Background: Adult heart failure (HF) has been shown to be associated with neuroendocrine and inflammatory activation. We hypothesize that neuroendocrine and inflammatory activation also associate with symptom severity and echocardiographic measurements in pediatric HF. Methods: Nineteen children with HF were divided into 3 symptom severity groups. Measurements were made of left ventricular (LV) ejection fraction, LV shortening fraction (LVSF), LV shortening fraction Z score (LVSFz), and LV end-systolic (LVSDz) and diastolic diameter Z scores. Blood levels of N-terminal prohormone brain natriuretic peptide (NT-proBNP), high-sensitivity C-reactive protein (hsCRP), tumor necrosis factor α, and soluble tumor necrosis factor receptor II were measured. Results: NT-proBNP and hsCRP were significantly elevated with more severe symptoms (P ≤ .003) and discriminated between clinical severity groups (volume under the receiver operating characteristic surface = 0.58 and 0.62, P = .007 and P = .002, respectively). NT-proBNP was negatively associated with LV ejection fraction, LVSF, and LVSFz (P ≤ .05) and positively associated with LVSDz (P < .001). High-sensitivity C-reactive protein was negatively associated with LVSF (P = .02) and positively associated with NT-proBNP (P = .03). Tumor necrosis factor α was negatively associated with LVSF and LVSFz (P ≤ .03) and positively associated with LVSDz and NT-proBNP (P ≤ .02). Soluble tumor necrosis factor receptor II was negatively associated with LVSFz (P = .03). Conclusions: Neuroendocrine and inflammatory activation are associated with more severe symptoms and worse cardiac characteristics in pediatric HF. Blood levels of these biomarkers could be used to better assess the severity of HF in children.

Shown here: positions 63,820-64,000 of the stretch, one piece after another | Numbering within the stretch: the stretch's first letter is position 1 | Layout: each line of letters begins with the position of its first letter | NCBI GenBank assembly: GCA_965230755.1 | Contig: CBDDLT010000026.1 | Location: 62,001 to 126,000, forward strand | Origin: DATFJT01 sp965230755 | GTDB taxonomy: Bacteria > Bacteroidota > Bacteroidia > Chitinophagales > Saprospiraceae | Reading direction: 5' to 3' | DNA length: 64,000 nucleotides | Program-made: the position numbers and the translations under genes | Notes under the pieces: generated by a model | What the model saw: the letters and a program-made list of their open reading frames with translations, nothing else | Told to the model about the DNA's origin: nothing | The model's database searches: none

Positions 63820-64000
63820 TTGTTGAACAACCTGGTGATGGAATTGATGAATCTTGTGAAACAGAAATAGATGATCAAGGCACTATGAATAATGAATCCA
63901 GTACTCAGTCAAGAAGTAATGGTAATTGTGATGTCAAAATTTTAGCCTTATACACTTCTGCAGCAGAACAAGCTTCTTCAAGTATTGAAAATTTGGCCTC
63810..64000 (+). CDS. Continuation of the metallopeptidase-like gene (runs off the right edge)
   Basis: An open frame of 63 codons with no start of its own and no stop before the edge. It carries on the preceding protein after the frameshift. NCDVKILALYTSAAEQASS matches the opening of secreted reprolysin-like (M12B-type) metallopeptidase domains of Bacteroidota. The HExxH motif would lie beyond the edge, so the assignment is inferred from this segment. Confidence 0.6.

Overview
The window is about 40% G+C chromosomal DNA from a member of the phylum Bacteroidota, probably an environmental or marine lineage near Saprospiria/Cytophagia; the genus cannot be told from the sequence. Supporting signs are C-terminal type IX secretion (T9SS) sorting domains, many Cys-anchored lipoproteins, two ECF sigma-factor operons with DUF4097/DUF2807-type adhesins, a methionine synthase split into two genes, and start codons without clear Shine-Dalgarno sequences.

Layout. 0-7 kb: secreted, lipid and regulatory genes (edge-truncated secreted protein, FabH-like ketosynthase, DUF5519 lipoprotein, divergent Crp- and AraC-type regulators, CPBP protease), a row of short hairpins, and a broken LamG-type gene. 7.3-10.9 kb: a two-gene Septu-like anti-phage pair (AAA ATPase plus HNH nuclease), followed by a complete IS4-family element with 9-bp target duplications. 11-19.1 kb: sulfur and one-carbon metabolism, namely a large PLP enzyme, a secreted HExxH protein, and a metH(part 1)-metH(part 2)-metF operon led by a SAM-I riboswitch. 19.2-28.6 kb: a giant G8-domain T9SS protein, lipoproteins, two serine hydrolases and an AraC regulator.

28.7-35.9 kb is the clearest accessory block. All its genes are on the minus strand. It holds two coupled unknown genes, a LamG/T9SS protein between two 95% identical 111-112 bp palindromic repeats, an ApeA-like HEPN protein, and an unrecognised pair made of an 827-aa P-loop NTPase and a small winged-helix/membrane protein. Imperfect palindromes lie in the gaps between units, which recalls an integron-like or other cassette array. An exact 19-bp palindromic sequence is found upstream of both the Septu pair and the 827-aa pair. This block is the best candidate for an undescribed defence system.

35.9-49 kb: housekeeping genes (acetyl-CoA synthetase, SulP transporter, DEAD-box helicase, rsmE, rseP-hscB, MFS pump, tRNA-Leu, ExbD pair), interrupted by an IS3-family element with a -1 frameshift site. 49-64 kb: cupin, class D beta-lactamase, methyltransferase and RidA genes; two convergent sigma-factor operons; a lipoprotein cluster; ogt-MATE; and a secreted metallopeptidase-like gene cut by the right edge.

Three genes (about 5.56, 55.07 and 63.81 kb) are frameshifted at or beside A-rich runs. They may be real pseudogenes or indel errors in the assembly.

ASJC Scopus subject areas
- Cardiology and Cardiovascular Medicine